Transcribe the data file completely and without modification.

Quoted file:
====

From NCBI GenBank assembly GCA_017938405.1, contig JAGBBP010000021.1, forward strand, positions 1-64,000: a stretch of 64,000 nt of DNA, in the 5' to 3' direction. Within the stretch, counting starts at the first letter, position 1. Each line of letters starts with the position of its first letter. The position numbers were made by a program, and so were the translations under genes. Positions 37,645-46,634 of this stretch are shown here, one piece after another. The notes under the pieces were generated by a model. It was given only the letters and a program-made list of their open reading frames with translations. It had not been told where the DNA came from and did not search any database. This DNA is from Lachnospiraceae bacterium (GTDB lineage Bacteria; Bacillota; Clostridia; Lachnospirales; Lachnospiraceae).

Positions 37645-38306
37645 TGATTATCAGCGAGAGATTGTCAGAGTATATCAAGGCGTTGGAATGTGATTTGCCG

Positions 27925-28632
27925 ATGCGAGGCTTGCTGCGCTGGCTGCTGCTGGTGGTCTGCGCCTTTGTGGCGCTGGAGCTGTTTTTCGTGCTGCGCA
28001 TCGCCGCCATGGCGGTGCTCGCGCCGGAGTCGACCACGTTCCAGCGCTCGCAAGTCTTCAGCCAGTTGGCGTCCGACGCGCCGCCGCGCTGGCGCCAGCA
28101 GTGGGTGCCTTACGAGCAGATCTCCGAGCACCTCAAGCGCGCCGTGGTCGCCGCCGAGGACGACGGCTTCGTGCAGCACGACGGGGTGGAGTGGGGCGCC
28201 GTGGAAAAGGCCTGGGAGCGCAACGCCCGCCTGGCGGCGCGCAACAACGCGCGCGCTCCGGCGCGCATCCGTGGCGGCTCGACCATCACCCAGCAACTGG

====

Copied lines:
From NCBI GenBank assembly GCA_017938405.1, contig JAGBBP010000021.1, forward strand, positions 1-64,000: a stretch of 64,000 nt of DNA, in the 5' to 3' direction. Within the stretch, counting starts at the first letter, position 1. Each line of letters starts with the position of its first letter. The position numbers were made by a program, and so were the translations under genes. Positions 37,645-46,634 of this stretch are shown here, one piece after another. The notes under the pieces were generated by a model. It was given only the letters and a program-made list of their open reading frames with translations. It had not been told where the DNA came from and did not search any database. This DNA is from Lachnospiraceae bacterium (GTDB lineage Bacteria; Bacillota; Clostridia; Lachnospirales; Lachnospiraceae).

Positions 37645-38306
37645 TGATTATCAGCGAGAGATTGTCAGAGTATATCAAGGCGTTGGAATGTGATTTGCCG

Positions 27925-28632
27925 ATGCGAGGCTTGCTGCGCTGGCTGCTGCTGGTGGTCTGCGCCTTTGTGGCGCTGGAGCTGTTTTTCGTGCTGCGCA
28001 TCGCCGCCATGGCGGTGCTCGCGCCGGAGTCGACCACGTTCCAGCGCTCGCAAGTCTTCAGCCAGTTGGCGTCCGACGCGCCGCCGCGCTGGCGCCAGCA
28101 GTGGGTGCCTTACGAGCAGATCTCCGAGCACCTCAAGCGCGCCGTGGTCGCCGCCGAGGACGACGGCTTCGTGCAGCACGACGGGGTGGAGTGGGGCGCC
28201 GTGGAAAAGGCCTGGGAGCGCAACGCCCGCCTGGCGGCGCGCAACAACGCGCGCGCTCCGGCGCGCATCCGTGGCGGCTCGACCATCACCCAGCAACTGG